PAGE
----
Black humor, frozen land

A droll, gruesome cop thriller, chilled Icelandic-style. Plus: What's new this week.

Published March 3, 2008 8:42AM (EST)

IFC Films

Ingvar E. Sigurdsson and friends in "Jar City"

I meant to sneak in a late Friday review of "Jar City," a mordant, morbid police thriller with a laconic sense of humor from Icelandic writer-director Baltasar Kormákur that's getting a brief look at New York's IFC Center. That was before I spent my Friday night dealing with two sleeping children and a 4x4 stuck on a snowed-in road in the mountains of central New York state, not unlike a situation somebody in Kormákur's world might face. His Iceland is not a tourist-brochure exotic land of geysers and volcanoes, but a northerly outpost of postwar European architecture and American pop culture. Much of it looks like the drearier districts of Hamburg or Glasgow, but with that extraordinary treeless landscape, both beautiful and forbidding, in the infinite middle distance.

Similarly, "Jar City" takes archetypal elements of police procedural and slows them down to the speed of this strange and isolated country. When there's a brutal, clumsy murder in an outlying neighborhood of Reykjavik, everybody in the country hears about it, so bearded, depressed, chain-smoking detective Erlendur (Ingvar E. Sigurdsson) faces an entire nation of gossip and opinion. Erlendur's also got to figure out how the murdered man is connected to two young girls who died of rare brain disorders, 30 years apart, all while -- as everybody in the country also seems to know -- struggling to mend his own relationship with his drugged-out teenage daughter.

"Jar City" is comic, disturbing and affecting by turns, and often all at the same time. Its funniest scenes are also its most unsettling: There's a whole MacGuffin subplot involving the search for one of the dead girls' brains, which has been preserved in a jar at a medical research institution (hence the film's English title). In another scene, Erlendur's young and handsome partner (Björn Hlynur Haraldsson) has to walk around a provincial town, ringing doorbells and asking old ladies if they've ever been raped. The No. 1 murder suspect is a genuinely terrifying skinhead convict (Theódór Júlíusson), described by Erlendur as "the worst maniac in Iceland" -- but this being Iceland, he gets unsupervised weekend leaves from prison.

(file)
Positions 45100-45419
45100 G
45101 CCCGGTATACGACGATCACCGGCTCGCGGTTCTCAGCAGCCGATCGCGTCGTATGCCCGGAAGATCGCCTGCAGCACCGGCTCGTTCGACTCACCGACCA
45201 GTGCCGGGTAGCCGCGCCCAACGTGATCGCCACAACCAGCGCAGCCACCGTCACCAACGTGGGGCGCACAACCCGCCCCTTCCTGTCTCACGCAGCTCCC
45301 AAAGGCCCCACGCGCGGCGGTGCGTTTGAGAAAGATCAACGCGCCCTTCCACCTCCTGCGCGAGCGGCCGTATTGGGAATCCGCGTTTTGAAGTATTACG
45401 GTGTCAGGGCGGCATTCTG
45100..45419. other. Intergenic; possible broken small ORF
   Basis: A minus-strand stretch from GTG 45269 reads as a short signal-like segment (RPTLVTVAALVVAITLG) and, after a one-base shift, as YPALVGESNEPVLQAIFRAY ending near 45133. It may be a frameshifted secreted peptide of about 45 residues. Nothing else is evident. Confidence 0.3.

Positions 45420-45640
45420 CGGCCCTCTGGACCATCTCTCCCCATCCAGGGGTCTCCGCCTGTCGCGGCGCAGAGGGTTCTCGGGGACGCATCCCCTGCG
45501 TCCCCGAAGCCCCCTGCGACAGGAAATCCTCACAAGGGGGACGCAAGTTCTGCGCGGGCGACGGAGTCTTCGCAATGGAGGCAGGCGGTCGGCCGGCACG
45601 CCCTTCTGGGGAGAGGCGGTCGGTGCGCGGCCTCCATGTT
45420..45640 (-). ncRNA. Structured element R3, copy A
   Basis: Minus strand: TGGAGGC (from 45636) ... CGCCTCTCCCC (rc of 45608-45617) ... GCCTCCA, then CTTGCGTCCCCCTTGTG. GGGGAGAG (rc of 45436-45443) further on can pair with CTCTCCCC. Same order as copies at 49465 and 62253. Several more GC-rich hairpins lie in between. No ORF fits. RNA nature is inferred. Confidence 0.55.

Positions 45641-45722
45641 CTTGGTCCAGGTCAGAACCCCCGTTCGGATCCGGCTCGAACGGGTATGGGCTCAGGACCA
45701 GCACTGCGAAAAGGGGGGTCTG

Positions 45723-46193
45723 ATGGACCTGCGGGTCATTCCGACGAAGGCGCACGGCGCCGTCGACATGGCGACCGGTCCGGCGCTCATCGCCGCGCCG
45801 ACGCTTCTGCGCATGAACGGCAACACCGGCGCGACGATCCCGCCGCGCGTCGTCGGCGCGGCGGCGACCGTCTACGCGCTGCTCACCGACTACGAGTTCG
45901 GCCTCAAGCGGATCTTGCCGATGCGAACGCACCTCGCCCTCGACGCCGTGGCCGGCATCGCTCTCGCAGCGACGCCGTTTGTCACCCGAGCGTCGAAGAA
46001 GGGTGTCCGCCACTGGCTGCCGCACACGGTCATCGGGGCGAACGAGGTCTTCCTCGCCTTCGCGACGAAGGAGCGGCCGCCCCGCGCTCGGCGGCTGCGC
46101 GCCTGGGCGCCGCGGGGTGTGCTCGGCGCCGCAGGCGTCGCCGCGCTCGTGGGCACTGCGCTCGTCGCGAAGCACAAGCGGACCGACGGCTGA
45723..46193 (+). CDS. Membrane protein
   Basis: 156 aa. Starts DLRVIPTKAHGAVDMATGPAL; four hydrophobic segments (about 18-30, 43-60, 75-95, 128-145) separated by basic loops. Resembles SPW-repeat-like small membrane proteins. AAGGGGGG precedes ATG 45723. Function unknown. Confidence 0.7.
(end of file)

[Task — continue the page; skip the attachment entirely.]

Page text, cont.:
Like all classic detective fiction, "Jar City" is about the hold the past has over the present, which manifests itself here in various and surprising ways. Out in the audience, we figure out who the killer is much faster than Erlendur does, but Kormákur still has some plot twists to offer, and the story's real mysteries have more to do with love, loss and loneliness than with who finally put crusty old Holberg in his grave and why. Tremendously acted and shot with memorable confidence, "Jar City" deserves a much wider release than it's apparently going to get. You can catch it this week in New York, or look for it soon on IFC's pay-per-view network and on DVD.

What's new this week: I'll be in Austin, Texas, this coming weekend to sample all the odd and agreeable delights of this year's SXSW Film Festival -- three words: Harold! Kumar! Guantánamo! -- but let's not get ahead of ourselves. Before we get anywhere near that, there's another deluge of indie releases to contend with. The poor things, we can't love all of them! Tops on the dance card this week are Gus Van Sant's "Paranoid Park," which I saw at Cannes, and David Gordon Green's intimate drama "Snow Angels." (Look for posts on those shortly.) I think I'll let people who actually liked Ira Sachs' baffling period piece "Married Life" defend it without interruptions from me, and I haven't seen Frances McDormand and Amy Adams in the Brit-com "Miss Pettigrew Lives for a Day," Jason Statham and Saffron Burrows in "The Bank Job" or Stephen Chow's "E.T."-style family comedy "CJ7." (Stephanie Zacharek may cover some of those, and I'm sure she'll thank me for promising things on her behalf.) Ronald Bronstein's undistributed and perhaps undistributable "Frownland," something of a cause célèbre among critics, is opening in New York micro-release, as is the all-but-forgotten '40s British melodrama "It Always Rains on Sunday" and the self-descriptive doc "Girls Rock!" If I get too swamped to write anything further, those are worth catching. I'll try, Lord, I'll try.

By Andrew O'Hehir

Andrew O'Hehir is executive editor of Salon.

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